‘Beau Is Afraid’ Review: Ari Aster’s Stunning, Unknowable and Fearless Opus

Joaquin Phoenix delivers one of his best performances as a guilt-ridden man on an epic journey

Beau is Afraid

There is a brief scene in the arresting and spectacular “Beau is Afraid,” Ari Aster’s fearless, labyrinthine and wickedly immersive third feature, when the ink of an uncooperative pen runs out as the film’s hypersensitive protagonist tries to scribble “love”. It’s both a hilarious moment and a heartbreaking one in a bottomless film overflowing with similar emotional gulfs, with sadness and laughter erupting frequently, often within the same instant.

The scene is funny because, by the time it arrives, we have already learned a great deal about the misfortunes of Beau, played with a startling level of vulnerability by a soft-spoken, gloomy-eyed Joaquin Phoenix, both enigmatic and translucently bare.

At this point, we know that Beau is haunted by mommy issues, like many an Ari Aster character before him across modern horror classics “Hereditary” and “Midsommar.” He is so haunted and guilt-ridden that his upcoming trip to visit his overbearing mommy dearest—the would-be recipient of that love—requires a dedicated session with his blunt therapist (Stephen McKinley Henderson), who abruptly asks Beau, “Do you wish she was dead?” (Of course he doesn’t. Or so he says.)

And that same scene is soul-crushingly sad because the poor guy who worries about everything—from accidentally swallowing a little mouthwash to a stray spider terrorizing his derelict building—can’t even get a word as simple as “love” out at first try. Everything is laborious in Beau’s trapped life. And how could it not be? When he’s been put through both the emotional and physical wringer since birth, a near-anarchic episode that sets “Beau is Afraid” in motion?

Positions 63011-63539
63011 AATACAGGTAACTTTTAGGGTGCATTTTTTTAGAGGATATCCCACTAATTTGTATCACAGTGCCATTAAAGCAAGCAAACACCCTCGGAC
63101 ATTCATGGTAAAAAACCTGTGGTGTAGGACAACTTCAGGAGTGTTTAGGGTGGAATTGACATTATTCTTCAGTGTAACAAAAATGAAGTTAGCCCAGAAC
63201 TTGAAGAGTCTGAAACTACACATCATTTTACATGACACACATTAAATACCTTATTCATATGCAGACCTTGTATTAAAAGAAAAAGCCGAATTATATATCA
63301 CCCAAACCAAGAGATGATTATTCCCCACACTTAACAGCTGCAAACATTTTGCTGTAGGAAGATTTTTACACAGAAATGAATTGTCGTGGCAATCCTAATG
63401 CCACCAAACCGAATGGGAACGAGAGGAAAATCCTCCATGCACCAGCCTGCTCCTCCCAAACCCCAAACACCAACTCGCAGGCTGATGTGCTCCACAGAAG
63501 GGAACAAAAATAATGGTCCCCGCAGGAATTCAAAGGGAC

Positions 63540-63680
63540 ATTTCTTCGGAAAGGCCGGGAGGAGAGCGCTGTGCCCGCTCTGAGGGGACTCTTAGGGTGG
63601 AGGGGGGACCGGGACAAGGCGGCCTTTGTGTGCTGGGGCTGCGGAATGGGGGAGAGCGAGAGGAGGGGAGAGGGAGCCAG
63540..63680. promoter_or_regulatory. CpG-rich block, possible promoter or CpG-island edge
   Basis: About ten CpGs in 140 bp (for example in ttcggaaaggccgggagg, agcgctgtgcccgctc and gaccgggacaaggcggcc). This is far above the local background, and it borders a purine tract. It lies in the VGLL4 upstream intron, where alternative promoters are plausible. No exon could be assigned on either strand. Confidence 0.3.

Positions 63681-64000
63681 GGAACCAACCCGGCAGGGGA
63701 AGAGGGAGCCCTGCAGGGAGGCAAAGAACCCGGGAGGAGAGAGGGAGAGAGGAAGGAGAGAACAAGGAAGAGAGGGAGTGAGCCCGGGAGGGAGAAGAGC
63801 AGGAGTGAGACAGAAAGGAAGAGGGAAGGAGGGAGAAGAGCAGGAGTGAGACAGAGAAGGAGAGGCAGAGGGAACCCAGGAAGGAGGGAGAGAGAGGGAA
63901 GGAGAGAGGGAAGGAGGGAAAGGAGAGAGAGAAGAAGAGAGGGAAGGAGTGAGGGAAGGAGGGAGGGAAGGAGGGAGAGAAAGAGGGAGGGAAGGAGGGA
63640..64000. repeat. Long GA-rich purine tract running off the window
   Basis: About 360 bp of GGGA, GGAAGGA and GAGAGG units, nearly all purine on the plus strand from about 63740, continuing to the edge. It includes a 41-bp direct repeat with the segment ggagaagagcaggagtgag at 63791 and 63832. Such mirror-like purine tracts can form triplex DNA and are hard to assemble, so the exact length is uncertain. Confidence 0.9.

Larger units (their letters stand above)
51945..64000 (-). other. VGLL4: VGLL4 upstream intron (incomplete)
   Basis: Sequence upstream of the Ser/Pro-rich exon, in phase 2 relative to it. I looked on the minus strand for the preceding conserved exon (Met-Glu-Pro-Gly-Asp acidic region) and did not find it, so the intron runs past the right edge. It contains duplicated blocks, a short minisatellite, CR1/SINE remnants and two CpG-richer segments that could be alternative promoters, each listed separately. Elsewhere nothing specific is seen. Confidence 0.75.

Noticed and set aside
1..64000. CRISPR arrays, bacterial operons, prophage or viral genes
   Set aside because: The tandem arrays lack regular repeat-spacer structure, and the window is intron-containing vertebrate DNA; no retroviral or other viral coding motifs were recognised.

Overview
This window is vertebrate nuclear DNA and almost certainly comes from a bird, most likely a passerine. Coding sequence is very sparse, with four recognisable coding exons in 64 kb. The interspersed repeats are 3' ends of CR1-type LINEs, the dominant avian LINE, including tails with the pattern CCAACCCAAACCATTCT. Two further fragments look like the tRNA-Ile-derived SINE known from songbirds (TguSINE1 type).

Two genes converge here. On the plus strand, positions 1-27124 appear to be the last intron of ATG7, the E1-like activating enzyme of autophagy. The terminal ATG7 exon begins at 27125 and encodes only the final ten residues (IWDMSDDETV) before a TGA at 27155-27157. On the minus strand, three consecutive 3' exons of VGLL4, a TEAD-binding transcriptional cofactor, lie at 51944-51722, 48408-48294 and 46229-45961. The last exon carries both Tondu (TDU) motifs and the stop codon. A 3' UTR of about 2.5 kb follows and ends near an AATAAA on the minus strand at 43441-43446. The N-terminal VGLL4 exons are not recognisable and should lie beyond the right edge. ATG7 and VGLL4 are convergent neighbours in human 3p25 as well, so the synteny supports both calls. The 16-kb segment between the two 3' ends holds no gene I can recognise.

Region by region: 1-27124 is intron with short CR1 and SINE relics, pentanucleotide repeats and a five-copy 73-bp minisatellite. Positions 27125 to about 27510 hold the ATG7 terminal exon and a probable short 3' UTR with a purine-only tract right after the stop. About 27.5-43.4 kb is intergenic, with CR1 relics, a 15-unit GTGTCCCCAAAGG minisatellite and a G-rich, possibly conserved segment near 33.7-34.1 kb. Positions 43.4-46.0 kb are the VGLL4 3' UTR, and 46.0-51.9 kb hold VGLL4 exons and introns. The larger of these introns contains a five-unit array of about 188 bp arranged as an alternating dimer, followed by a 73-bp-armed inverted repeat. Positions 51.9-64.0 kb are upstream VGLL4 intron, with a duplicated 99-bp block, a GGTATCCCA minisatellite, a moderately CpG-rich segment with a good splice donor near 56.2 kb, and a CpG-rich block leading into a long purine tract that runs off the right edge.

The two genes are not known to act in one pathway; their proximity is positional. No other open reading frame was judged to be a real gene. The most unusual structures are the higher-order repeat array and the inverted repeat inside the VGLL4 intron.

While that opening birth sequence is purposely blurry with indistinct sounds—are those flashlights, firecrackers, guns or screams that we perceive in the background?—what follows in this bizarre stunner is anything but. Swiftly, we are pulled into Beau’s immaculately realized present-tense world accompanied by a Bach Suite, where chaos, murder and grime run amok in alarming doses. Beau’s universe seems like an alternate reflection of our own world, represented in an unnamed “Drop Dead”-adjacent city, infiltrated by all the ills of capitalism.

Look around and you’ll see countless made-up and freshly designed storefronts, posters and products here—so plentiful, ingenious and hysterically titled that production designer Fiona Crombie is bound to make even Wes Anderson jealous with her uncompromising sense of place. It is in this city of pill poppers and maniacal killers that Beau has been planning his trip to mom’s, while a harasser in his building keeps agitating him with triggering messages. Just when he thinks he can safely get out, stolen keys and misplaced luggage delays Beau’s trip, and then the worst news arrives.

Since “Beau is Afraid” is what happens during an epically long, Homeric odyssey to a funeral, it won’t be a spoiler to reveal that before Beau can even get out of town, his mother dies. (She is played by the sensational Patti LuPone and an enchanting Zoe Lister-Jones at different eras.) A freak chandelier accident, he is told; one that smashed his mother’s head and killed her on the spot. (Yes, smashed heads is another Aster mainstay and in “Beau,” there are many.) Heartbroken and overcome with remorse, Beau leaves for the funeral only to fall victim to an accident himself on the heels of a frenzied incident.